Business Overview

Gardiner’s Hardware Hank & Furniture is a 3rd generation family business established in 1935 that sells hardware, housewares, appliances and furniture. The business includes an approximate 17,000 sq. ft. facility on a corner lot in the beautiful city of Pine River. The main level contains hardware and giftware, the upper level contains furniture and appliances, and the lower level contains a toy section. This is a once in a lifetime opportunity to own a successful business in the beautiful Lakes Area! $499,000 + Inventory (Inventory is estimated to be approximately $400,000 – $450,000). Price Includes Business, Real Estate, Furniture(Excluding Retail Furniture), Fixtures & Equipment.


  • Asking Price: $499,000
  • Cash Flow: N/A
  • Gross Revenue: N/A
  • FF&E: N/A
  • Inventory: $400,000
  • Inventory Included: N/A
  • Established: 1935

Detailed Information

  • Property Owned or Leased:Own
  • Property Included:N/A
  • Building Square Footage:17,736
  • Lot Size:N/A
  • Total Number of Employees:5
  • Furniture, Fixtures and Equipment:N/A
About The Facility:

Main Level: 7,000 SF (Hardware & Housewares); Upper Level: 7,000 SF (Appliances & Furniture); Lower Level: 3,736 SF (Toys & Storage). Detached Storage Garage: 864 SF. 9,500 SF Lot with 50’ along Barclay Ave & 140’ along1st Street N.

Is Support & Training Included:

The seller would like to assist a new owner after the sale of the business to ensure a successful transfer. It is important to the seller that the positive legacy of the business continues for generations to come.

Purpose For Selling:

Owners wish to retire.

Opportunities and Growth:

Key Investment Considerations: Open on Sunday’s - New owner could open the store on Sunday’s; Advertising - The business currently does not pay for any advertising; and Promotions - Add more promotions to attract customers.

Additional Info

The venture was established in 1935, making the business 87 years old.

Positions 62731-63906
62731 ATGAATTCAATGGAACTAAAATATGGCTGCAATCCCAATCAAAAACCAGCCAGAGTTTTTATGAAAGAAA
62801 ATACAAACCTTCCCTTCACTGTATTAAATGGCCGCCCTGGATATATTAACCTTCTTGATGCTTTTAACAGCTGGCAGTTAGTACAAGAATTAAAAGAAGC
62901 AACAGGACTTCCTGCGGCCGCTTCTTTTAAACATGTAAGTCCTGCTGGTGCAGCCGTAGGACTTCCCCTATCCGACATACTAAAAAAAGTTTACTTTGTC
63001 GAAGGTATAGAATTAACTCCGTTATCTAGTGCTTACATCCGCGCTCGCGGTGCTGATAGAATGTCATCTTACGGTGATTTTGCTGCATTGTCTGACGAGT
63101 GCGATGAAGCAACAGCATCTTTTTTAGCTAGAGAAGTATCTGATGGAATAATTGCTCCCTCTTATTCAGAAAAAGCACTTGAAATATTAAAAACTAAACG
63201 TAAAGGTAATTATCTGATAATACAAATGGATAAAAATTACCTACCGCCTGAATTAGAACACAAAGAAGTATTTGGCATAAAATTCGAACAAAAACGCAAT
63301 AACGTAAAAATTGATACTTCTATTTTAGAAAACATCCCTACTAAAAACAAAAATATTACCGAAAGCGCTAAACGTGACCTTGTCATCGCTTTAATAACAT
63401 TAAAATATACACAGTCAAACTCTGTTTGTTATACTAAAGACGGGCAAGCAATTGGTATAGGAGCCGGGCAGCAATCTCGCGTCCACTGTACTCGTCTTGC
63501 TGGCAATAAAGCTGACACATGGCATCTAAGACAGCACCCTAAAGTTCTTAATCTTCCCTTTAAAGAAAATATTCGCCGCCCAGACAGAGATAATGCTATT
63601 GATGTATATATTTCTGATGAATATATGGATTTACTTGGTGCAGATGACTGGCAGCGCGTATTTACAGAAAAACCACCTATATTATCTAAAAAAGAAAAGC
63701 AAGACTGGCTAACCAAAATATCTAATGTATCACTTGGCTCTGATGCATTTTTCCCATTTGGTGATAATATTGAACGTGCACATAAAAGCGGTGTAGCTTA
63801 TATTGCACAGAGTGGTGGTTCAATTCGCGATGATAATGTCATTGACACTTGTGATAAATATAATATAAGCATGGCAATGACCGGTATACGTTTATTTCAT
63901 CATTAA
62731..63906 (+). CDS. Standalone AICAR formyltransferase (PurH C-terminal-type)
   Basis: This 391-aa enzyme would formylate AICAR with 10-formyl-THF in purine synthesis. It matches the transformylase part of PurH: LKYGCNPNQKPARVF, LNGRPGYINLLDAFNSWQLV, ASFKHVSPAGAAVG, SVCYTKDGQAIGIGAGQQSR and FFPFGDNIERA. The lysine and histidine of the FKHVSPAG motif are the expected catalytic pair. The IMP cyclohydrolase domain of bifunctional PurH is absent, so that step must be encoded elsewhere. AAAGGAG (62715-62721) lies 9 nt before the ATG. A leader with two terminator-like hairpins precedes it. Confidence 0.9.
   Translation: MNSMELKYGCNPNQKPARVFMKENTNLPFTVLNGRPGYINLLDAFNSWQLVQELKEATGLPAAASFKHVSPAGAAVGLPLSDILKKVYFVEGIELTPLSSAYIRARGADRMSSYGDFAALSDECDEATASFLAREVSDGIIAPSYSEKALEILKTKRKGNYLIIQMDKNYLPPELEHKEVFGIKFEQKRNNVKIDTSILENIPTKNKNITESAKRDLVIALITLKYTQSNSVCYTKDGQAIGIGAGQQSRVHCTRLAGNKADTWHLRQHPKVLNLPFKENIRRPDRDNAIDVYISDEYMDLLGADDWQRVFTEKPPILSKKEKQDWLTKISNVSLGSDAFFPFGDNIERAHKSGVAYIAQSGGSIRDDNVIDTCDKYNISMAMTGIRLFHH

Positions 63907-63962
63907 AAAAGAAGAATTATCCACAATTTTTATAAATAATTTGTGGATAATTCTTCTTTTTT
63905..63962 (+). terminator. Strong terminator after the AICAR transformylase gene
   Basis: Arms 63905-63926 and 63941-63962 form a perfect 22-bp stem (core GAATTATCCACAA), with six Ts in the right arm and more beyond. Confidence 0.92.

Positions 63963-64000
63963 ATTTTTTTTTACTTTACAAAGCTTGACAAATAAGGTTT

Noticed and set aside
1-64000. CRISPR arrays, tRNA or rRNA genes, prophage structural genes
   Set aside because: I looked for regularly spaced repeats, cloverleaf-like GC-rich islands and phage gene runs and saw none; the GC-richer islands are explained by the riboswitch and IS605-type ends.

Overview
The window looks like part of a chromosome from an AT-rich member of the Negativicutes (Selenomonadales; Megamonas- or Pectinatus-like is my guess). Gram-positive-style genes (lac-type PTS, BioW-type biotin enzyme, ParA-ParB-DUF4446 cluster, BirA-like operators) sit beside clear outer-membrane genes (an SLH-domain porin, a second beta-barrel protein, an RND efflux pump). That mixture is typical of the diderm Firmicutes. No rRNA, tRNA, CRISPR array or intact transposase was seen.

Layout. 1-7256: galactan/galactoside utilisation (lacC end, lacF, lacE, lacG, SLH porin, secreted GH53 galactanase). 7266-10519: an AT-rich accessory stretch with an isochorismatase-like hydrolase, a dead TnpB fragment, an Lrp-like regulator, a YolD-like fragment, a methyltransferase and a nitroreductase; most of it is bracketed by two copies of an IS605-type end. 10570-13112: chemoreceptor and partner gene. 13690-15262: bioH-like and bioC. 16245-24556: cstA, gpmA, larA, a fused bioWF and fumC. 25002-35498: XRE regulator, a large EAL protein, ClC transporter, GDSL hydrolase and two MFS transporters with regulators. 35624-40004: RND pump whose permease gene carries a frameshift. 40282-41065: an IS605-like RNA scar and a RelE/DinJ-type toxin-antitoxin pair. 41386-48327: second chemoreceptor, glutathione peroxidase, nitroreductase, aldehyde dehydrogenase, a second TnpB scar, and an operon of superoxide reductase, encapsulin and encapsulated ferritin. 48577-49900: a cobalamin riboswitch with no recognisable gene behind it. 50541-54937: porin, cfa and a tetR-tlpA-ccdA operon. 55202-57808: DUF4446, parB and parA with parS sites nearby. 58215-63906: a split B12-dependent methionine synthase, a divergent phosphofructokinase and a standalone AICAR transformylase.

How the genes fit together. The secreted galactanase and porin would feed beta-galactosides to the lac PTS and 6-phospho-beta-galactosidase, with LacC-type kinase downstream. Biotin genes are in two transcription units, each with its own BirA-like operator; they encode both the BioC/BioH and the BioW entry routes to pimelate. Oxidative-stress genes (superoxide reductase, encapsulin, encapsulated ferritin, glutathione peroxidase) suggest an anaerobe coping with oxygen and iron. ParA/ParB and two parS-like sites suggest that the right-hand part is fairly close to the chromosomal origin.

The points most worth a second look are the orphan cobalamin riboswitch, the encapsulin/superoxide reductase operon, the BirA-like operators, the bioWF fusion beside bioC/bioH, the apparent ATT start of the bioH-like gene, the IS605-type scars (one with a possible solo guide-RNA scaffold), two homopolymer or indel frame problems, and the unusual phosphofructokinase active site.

The deal doesn't include inventory valued at $400,000*, which ins't included in the requested price.

The business has 5 employees and is located in a building with approx. square footage of 17,736 sq ft.

Why is the Current Owner Selling The Business?

There are all kinds of reasons people choose to sell operating businesses. However, the real reason vs the one they tell you may be 2 completely different things. For instance, they may state "I have a lot of various commitments" or "I am retiring". For lots of sellers, these factors stand. But also, for some, these might simply be excuses to attempt to conceal the reality of transforming demographics, increased competition, recent reduction in revenues, or an array of various other factors. This is why it is very essential that you not count totally on a seller's word, yet rather, utilize the vendor's solution in conjunction with your overall due diligence. This will repaint a much more practical image of the business's current scenario.

Existing Debts and Future Obligations

If the current entity is in debt, which lots of companies are, then you will certainly need to consider this when valuating/preparing your deal. Many businesses borrow money so as to cover things such as stock, payroll, accounts payable, etc. Remember that sometimes this can imply that profit margins are too thin. Numerous companies come under a revolving door of taking loans as a way to pay back various other loans. In addition to debts, there may additionally be future obligations to consider. There might be an outstanding lease on tools or the building where the business resides. The business may have existing contracts with vendors that should be fulfilled or might lead to fines if canceled early.

Understanding the Customer Base, Competition and Area Demographics

How do businesses in the location bring in new clients? Often times, companies have repeat consumers, which create the core of their everyday revenues. Specific factors such as brand-new competitors growing up around the location, road building, as well as staff turnover can impact repeat consumers as well as negatively impact future earnings. One crucial thing to consider is the placement of the business. Is it in a very trafficked shopping center, or is it hidden from the highway? Obviously, the more people that see the business often, the better the opportunity to construct a returning consumer base. A final thought is the basic location demographics. Is the business located in a largely inhabited city, or is it situated on the edge of town? How might the neighborhood typical family income influence future income prospects?